3 Questions for Sascha Hoffmann about Digital Product Management

3 Questions for Sascha Hoffmann about Digital Product Management

Prof. Dr. Sascha Hoffmann is Professor of Online Management at the Fresenius University of Applied Sciences in Hamburg. His edited volume “Digital Product Management” was recently published by Springer Gabler.


Dear Mr. Hoffmann – “Digital product management” is an abstract term for some people at first. Give us an example to make it concrete and tangible.

Sascha Hoffmann: Digital product management is about successfully (further) developing digital products and services, i.e. websites, apps or software in general. Successful means, above all, that the products are really desired from the user’s point of view and that there is a real market for them. Digital product management therefore focuses very strongly on the (future) user and his or her needs – without neglecting, of course, that the product must also be commercially successful and technically feasible.

To ensure this, digital product management today works in an agile manner. Generally speaking, this means actively obtaining regular feedback from the market both before the actual product development (writing the software code) and throughout the programming process to ensure that market needs are not lost sight of during product development. An example of this is, for example, the new Stories format introduced at LinkedIn or also the banking app N26, which is developed from the user perspective to a much greater extent than at traditional banks.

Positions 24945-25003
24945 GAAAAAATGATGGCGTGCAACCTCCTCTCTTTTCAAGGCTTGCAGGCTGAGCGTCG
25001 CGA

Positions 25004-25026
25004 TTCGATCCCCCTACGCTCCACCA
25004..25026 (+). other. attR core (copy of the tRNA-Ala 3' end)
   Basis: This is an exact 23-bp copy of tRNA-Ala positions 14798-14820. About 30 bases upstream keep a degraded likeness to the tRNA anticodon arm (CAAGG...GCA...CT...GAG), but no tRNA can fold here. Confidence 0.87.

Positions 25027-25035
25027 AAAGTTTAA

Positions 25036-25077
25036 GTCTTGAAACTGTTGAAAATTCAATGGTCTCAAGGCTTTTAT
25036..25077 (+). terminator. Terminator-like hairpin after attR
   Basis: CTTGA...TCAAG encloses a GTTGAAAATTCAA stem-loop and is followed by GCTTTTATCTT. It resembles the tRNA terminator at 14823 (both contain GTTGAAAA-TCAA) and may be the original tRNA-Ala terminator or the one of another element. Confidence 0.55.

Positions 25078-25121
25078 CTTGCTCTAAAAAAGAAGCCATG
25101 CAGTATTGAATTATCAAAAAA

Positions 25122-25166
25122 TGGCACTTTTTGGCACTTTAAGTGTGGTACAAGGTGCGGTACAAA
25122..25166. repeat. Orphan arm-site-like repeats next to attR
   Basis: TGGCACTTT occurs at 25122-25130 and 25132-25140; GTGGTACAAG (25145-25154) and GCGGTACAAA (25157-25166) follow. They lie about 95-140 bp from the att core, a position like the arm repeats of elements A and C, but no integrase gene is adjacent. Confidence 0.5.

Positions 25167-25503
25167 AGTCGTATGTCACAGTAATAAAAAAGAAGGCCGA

Two very widespread agile methods are Scrum and Kanban. In contrast to project management, however, product management is not “just” about successfully launching a product on the market, but rather about ensuring that it is also successful in the long term and offers real added value.

What core competencies do product managers of digital products need and what tools do they absolutely have to master?

Sascha Hoffmann: The requirements for a product manager are very diverse. He (she) is holistically responsible for the content design and further development of “his” (her) product. This becomes particularly clear in Scrum. There, the role of the “product owner” is explicitly provided for – a designation that is also used in part in companies that organize their digital product development with other agile methods.

The area of responsibility of product managers ranges from the initial identification of new product ideas and the validation of their user and company potential, through the specification of requirements and the management of their implementation, to the sustainably successful further development of digital products.

The ideal digital product manager is therefore a “chicken-and-egg” who fundamentally needs to have strong communication skills and a great deal of interpersonal tact in order to involve everyone involved in the development of a product and at the same time not lose sight of his or her product roadmap.

I find the job of a product manager incredibly fascinating because of the wide variety of topics it covers. Product managers are desperately sought after on the market. So far, however, there have been very few systematic training programs for product managers. At the Fresenius University of Applied Sciences, for example, we have been offering courses on digital product management in some degree programs since this year on my initiative, and we are very far ahead of the field in Germany. Companies therefore often try to fill the need for product managers by training communicative software developers or IT-savvy business administrators from their own ranks to become product managers.

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